Unlocking AI’s Potential with ChatGPT – by SAE’s Hiba Hassan

By Hiba Hassan, head of design and visual communications, SAE

On November 30, 2022, OpenAI, a San Francisco-based company, released Generative Pre-Trained Transformer (ChatGPT), an AI-based chatbot. ChatGPT is based on OpenAI’s GPT-3 AI platform. It uses a blend of supervised and unsupervised learning to operate some of the biggest language models in the world. It can recall previous conversations and eliminate inappropriate or harmful responses. It also provides answers from a vast amount of data from the internet, and it is currently available for free to the public. In its first five days, the chatbot had already attracted over 1 million users, with positive reviews from influential publications such as The New York Times, which referred to it as ‘the world’s best AI chatbot’, and The Guardian, which said it generates ‘human-like text’. Despite its capabilities, ChatGPT has been reported to need assistance with data bias in its training.

It is easy to envision AI models knowing everything all the time, particularly with the vast amount of online knowledge. However, the risks of consuming information online must be taken into account, as much of it needs to be more accurate. You.com, a search engine launched last year, began offering a ChatGPT-style chatbot bringing more AI technology to the wider web. The search engine hopes to stand out by providing answers to more-current questions, but the chatbot has been criticized for confidently publishing incorrect answers. A disclaimer on the website states that the product is still in beta and may not always be accurate, and You.com is not liable for any inaccuracies in the generated content.

The surge in popularity of ChatGPT has caused worry, as Microsoft’s January announcement to include the technology in their search engine, Bing, means Google will have their first real competitor. LaMDA, a similar technology from Google, has yet to be released due to potential issues such as providing embarrassing answers or spreading hate speech. This has highlighted the need for accurate data to train AI systems and for governments to introduce regulations to guarantee the truthfulness of the information. In response, China has declared legal measures on AI-generated content, requiring government approval before its release, attaching identities to accounts, and labeling AI content.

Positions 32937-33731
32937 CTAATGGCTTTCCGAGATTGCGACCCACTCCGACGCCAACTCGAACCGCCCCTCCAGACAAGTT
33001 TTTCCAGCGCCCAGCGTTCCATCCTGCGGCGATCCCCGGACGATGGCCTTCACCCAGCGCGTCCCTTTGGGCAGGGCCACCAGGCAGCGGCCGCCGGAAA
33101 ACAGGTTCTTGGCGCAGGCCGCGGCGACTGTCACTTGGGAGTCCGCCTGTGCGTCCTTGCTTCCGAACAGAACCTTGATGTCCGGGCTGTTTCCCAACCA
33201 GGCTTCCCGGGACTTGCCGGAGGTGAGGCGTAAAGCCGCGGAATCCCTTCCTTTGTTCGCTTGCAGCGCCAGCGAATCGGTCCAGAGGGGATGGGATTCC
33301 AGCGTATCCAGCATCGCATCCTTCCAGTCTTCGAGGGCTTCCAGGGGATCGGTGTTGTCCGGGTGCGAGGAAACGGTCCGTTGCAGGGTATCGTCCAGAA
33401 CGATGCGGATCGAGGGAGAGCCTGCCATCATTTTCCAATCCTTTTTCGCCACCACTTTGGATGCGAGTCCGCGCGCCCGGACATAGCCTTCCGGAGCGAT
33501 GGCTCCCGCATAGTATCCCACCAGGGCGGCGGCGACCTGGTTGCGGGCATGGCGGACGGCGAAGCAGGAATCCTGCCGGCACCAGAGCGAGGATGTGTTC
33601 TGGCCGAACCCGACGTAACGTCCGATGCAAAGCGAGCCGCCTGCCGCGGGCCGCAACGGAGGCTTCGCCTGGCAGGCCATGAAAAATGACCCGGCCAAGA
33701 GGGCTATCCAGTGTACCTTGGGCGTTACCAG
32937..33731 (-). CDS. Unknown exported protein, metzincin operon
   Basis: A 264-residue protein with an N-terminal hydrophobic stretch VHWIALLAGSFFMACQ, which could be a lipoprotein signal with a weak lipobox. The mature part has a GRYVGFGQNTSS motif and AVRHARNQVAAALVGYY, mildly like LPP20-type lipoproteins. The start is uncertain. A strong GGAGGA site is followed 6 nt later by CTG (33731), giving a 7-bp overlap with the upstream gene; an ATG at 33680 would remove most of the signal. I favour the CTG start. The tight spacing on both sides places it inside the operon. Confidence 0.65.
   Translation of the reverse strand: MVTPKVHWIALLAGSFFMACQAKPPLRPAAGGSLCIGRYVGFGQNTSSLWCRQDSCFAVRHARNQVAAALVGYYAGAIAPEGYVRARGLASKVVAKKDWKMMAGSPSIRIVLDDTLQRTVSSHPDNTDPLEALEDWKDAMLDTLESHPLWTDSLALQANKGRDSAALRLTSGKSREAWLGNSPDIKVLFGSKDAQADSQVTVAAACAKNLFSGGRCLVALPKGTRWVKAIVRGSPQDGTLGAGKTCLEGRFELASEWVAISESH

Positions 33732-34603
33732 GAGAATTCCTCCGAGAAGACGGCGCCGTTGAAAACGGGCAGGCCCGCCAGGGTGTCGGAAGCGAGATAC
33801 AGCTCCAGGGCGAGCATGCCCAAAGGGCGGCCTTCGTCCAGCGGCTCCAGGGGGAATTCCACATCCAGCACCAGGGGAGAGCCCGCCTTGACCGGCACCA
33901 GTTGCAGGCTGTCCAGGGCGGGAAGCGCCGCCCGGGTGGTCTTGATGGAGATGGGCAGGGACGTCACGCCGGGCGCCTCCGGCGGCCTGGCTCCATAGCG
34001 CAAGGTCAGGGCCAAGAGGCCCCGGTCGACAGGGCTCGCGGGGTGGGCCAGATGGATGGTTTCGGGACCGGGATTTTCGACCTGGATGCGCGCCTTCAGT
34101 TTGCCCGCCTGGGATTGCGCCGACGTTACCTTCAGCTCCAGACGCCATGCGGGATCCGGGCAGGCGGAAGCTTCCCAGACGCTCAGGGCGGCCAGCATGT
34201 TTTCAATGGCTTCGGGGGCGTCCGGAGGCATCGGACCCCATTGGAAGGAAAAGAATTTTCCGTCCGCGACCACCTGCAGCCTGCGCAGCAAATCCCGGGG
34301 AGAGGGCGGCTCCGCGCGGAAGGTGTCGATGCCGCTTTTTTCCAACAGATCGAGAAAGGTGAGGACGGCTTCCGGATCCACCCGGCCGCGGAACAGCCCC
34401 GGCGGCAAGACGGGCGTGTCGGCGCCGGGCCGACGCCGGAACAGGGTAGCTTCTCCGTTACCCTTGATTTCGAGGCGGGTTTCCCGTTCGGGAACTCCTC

The Technology Innovation Institute (TII) in Abu Dhabi is playing an important role in AI and Natural Language Processing (NLP) by having developed the world’s most comprehensive NLP model for the Arabic language, Noor. NLP is a key component of the artificial intelligence industry, allowing computers to comprehend spoken and written language in order to develop language translation tools, chatbots, and virtual assistants such as Siri and Alexa. The Noor model could potentially give the Arab world an advantage in the digital revolution, as tools like chatbots, market intelligence, and machine translation currently favor English and Chinese-speaking markets. The model is intended to be used by companies and academics to create new tools, such as sentiment analysis across social media, and to create new Arabic virtual assistants. Additionally, Dr. Ray Johnson, Chief Executive of TII, has declared that the public will also have access to the Noor model as an open-source model.

Regardless of their limitations, these models are part of a shift in AI being used to create new forms of art, music, writing, and code. It gives a window to a potential future. Still, it raises questions about the uniqueness of AI-generated content and several societal and ethical questions, especially the ability to replace knowledge-based jobs like customer service and content creation.

NLP chatbots have been used for marketing for some time now, but with AI power comes even more potential. For example, Copy.ai can generate personalized content for marketing campaigns, tailored emails, social media posts, and blog posts in mere seconds. Furthermore, dedicated ChatGPT chatbots could, in theory, take the place of customer service jobs, providing accurate information about products or services quickly and with the ability to customize chat responses according to individual customers’ interests and preferences. Additionally, ChatGPT can analyze customer feedback and uncover patterns and trends that can be used to inform marketing strategy and decision-making.

In conclusion, AI language models like ChatGPT hold great potential for various industries but also raise important ethical considerations. As McKinsey Global Institute predicts that intelligent agents and robots will replace 30 per cent of human labor by 2030, governments and organizations must address the potential displacement of jobs by investing in reskilling and retraining programs. The next decade will be focused on efficiency, with companies that can save time and operate faster through the integration of AI models like ChatGPT will have a competitive edge. Therefore, it’s imperative for organizations to closely monitor the development and use of these models to ensure responsible implementation and mitigate potential risks while also reaping the benefits of efficiency and productivity.